Landmark collaborative sea lice study published

Salmon farms in the Broughton Archipelago, part of a landmark new research study involving industry, government, and ENGO scientists.

A landmark study was published earlier this month which will likely be overlooked by… pretty much everyone.

But we think it deserves as much media attention as it can get.

The study, titled “Modeling Parasite Dynamics on Farmed Salmon for Precautionary Conservation Management of Wild Salmon,” does have any radical new conclusions. It’s good, sound science that suggests that treating farmed salmon for sea lice in January or February minimizes risks the parasites may pose to juvenile wild salmon during their spring outmigration.

Adapting the management of parasites on farmed salmon according to migrations of wild salmon may therefore provide a precautionary approach to conserving wild salmon populations in salmon farming regions,” it concludes.

Looks like a wise, prudent conclusion. Why are there no ENGOs and activists howling at the moon over this?

Especially given who’s on the author list? The author list is the real landmark part of this study. It includes:

  • Martin Krkošek, whose mathematical modelling study and work with Alexandra Morton nearly a decade ago sparked a decade of outrage against salmon farms because of fears of sea lice.
  • Stephanie Peacock, who has worked with Krkošek on previous papers.
  • Simon Jones, DFO scientist and author of several seminal papers on sea lice.
  • Crawford Revie, one of Canada’s top scientists and professor at Atlantic Veterinary College.
  • Peter McKenzie, vet at Mainstream Canada.
  • Sharon DeDominicus, vet at Marine Harvest Canada.

It’s fantastic that all these people were able to work together, despite their diverse background and history.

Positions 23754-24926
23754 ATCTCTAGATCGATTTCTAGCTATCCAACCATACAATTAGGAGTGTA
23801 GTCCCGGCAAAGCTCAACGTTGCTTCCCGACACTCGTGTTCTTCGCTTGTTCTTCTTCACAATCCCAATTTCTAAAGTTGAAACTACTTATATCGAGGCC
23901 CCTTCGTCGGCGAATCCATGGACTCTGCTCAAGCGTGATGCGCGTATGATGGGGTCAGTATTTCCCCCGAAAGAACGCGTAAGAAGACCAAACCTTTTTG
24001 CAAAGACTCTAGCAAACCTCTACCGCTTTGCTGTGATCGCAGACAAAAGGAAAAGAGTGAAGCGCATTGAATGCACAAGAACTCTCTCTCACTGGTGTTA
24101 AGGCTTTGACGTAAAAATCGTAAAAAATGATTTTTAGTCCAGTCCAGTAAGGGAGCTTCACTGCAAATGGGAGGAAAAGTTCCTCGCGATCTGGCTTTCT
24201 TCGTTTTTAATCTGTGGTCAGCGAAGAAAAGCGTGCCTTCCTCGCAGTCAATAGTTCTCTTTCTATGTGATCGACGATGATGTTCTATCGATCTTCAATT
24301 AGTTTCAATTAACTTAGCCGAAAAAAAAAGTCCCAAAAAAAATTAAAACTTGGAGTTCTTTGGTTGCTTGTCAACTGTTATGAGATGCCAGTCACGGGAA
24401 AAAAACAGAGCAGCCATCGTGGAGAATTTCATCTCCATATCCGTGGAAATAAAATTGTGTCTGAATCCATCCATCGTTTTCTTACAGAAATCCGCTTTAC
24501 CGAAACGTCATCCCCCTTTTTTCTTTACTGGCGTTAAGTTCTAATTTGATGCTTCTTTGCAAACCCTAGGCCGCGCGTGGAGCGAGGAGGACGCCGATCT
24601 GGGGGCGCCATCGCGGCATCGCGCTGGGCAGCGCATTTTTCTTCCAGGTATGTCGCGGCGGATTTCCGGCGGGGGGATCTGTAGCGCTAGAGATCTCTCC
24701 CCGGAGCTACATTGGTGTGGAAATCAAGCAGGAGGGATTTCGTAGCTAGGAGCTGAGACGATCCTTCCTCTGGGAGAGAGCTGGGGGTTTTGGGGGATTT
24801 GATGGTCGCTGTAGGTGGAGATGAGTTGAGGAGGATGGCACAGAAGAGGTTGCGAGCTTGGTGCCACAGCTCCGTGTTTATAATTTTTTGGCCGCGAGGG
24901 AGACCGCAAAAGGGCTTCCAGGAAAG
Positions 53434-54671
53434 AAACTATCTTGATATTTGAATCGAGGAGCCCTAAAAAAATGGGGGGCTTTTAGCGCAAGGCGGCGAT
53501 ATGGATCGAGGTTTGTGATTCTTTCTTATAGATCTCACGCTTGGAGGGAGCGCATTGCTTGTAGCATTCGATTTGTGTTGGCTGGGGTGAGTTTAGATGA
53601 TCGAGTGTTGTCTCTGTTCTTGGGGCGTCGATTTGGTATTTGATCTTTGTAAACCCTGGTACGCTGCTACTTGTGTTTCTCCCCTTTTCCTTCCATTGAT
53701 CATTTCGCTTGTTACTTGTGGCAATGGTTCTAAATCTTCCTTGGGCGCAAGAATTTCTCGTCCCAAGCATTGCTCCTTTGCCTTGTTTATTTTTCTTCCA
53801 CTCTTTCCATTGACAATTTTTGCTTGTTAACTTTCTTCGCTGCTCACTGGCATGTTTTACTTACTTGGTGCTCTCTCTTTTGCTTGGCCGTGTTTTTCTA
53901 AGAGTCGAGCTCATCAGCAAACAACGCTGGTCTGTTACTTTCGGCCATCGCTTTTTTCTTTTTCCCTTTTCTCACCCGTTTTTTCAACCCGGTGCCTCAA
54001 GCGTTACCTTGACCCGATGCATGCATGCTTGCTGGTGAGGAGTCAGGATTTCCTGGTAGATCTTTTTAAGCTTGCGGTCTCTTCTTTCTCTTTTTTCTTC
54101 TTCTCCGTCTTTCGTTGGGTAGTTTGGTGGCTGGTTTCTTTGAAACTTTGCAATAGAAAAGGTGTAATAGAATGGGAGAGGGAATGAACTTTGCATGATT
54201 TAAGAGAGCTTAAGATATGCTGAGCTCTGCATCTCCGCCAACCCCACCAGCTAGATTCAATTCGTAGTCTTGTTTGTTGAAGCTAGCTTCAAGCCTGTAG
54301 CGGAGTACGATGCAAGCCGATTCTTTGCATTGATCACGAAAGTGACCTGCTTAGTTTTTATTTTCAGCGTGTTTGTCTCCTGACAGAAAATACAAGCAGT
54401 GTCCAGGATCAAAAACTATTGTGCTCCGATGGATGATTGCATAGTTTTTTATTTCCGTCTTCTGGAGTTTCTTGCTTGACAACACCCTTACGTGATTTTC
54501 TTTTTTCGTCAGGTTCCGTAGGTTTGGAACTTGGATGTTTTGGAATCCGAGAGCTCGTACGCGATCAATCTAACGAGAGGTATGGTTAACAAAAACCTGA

This is a shining example of collaborative research, and what can be done when people put aside their ideology and put science first.



3 thoughts on “Landmark collaborative sea lice study published”

  1. You just pointed out with the formula the problem with this discussion. It your world it is all about what is in the pen! No one disputes that the sea lice come from the wild fish. Locking millions of Atlantics in an open net pen, providing hundreds of thousands of hosts for lice incubation, is the issue.

    Show me the data that says if this formula & Slice applied at 3 lice/fish (6 x the Norwegian threshold of .5/fish), there is a corresponding drop in lice on the wild stock. If a Fraser wild salmon swims north and only picks up 1 louse per site as it passes, it will not survive. You have multiple farm operations leaching adult and larval sea lice, sited right on the migration route the wild stocks will follow.

  2. Good paper on what happens inside the pen. Now where is the coloration between the reduced sea louse counts inside the pens, and the count on the wild fish passing by outside.
    Where are the corresponding wild smolt lice infection numbers? Does a reduction of lice inside the pen result in an infection reduction on the wild salmon smolt outside?
    Wild salmon don’t get inoculated against disease or treated with Slice. 3 gravid lice/fish on a site with 1,000,000 fish could produce 1,800,000.000 larva every 2 to 3 weeks.
    Why is the acceptable threshold here of 3 so much higher than in Norway where a count of .5 females/fish triggering a treatment.
    The Atlantic smolts attacked in Norway are 5 to6 inches in length and scales up when they pass the open net pens.

    1. Clearly you didn’t read the paper, of you would see there is a formula in there for calculating the growth rate of sea lice in a farm pen. Take a look and give it a try!

      You also don’t seem to realize that wild salmon are exposed to sea lice naturally. In fact, *GASP* that’s where they come from in the first place! Wild fish! Whodathunkit.

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